I had a little Mommy go away day and went to Grand Junction and hung out in the B&N. While I was there, being annoyed because every book I want to read doesn't come out for another month, I started wondering why women don't write epic fantasy. For example, Lord of the Rings. I read a lot of it, and all the best ones are written by men. Women write fantasy, but it tends to be more romantic fantasy, or supernatural stuff, not the rise and fall of kingdoms.
So while pondering this thought I ran across two books that seemed to disprove this theory. I'm still not sure It has been proven wrong. The trilogy I posted about last didn't have the feel of an epic. And it definitely wasn't on my list of best books ever. I enjoyed it, but it was forgettable. I kept confusing it with other books I have read lately, which normally I don't have a problem with.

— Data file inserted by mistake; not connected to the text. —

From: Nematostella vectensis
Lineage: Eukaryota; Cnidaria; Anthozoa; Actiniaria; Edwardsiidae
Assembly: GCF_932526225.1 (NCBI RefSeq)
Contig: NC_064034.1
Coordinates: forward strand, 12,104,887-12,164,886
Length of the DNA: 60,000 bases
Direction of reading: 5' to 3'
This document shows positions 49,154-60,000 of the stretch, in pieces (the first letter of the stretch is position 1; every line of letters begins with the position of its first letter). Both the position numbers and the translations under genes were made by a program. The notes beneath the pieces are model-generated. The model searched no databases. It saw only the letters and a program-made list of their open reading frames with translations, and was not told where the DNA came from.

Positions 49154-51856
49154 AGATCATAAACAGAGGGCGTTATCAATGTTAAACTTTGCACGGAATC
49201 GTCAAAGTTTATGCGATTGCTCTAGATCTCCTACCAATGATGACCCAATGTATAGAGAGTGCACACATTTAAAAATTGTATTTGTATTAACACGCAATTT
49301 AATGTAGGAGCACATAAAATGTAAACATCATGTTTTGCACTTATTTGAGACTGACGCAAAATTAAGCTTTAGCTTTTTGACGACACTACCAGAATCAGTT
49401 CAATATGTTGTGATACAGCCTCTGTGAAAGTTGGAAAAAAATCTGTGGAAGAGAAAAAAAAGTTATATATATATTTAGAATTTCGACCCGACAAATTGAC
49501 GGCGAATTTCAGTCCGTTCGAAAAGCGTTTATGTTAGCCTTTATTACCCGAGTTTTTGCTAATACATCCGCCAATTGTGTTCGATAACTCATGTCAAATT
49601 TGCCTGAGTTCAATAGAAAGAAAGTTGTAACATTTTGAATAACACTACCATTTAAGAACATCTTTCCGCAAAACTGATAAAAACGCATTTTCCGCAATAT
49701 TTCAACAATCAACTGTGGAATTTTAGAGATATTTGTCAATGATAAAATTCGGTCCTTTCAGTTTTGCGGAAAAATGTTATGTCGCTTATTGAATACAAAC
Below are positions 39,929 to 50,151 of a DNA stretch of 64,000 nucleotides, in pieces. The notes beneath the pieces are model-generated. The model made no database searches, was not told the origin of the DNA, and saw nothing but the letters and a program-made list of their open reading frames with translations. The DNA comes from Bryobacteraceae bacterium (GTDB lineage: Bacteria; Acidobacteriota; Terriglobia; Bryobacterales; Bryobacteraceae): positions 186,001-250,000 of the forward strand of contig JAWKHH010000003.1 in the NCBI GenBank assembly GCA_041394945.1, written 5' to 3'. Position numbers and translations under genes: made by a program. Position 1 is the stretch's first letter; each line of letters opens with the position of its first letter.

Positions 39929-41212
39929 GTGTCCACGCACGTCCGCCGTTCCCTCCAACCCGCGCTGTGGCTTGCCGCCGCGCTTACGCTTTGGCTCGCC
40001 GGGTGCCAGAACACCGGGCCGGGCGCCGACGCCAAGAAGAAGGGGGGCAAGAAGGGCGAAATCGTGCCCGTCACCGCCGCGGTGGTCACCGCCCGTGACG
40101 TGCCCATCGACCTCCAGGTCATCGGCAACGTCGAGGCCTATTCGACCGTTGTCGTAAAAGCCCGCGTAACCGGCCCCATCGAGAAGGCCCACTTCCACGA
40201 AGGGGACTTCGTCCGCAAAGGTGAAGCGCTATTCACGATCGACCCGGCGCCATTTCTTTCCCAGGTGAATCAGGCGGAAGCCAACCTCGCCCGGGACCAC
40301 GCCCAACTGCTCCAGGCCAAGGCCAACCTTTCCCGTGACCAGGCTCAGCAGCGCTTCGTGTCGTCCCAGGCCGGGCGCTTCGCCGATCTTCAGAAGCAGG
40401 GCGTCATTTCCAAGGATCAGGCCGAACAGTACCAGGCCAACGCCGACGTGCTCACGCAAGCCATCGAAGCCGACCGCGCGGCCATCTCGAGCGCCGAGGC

I think the difference is that, so far at least, the books written by women are less politically complex and more emotionally complex. There is more about relationships and less about the convoluted political things that happen. Also less monumental battles. No Helm's Deep or like that in these books. I am fine with that, the battle scenes are not what I like about Tolkien, or Jordan or any other writer I am fond of. But it seems as they focus on the personal things more the plot is less compelling to me and so I am not as interested. Just a personal quirk I guess.
This book came closest to proving a woman could write epic fantasy. It was unusual in that it made the Necromancer a good guy. His ability to talk with the dead is seen as a more healing and positive ability. One that grants the unquiet souls reat and peace for the living. I liked that.
The Summoner. Gail Z. Martin. Solaris. 2007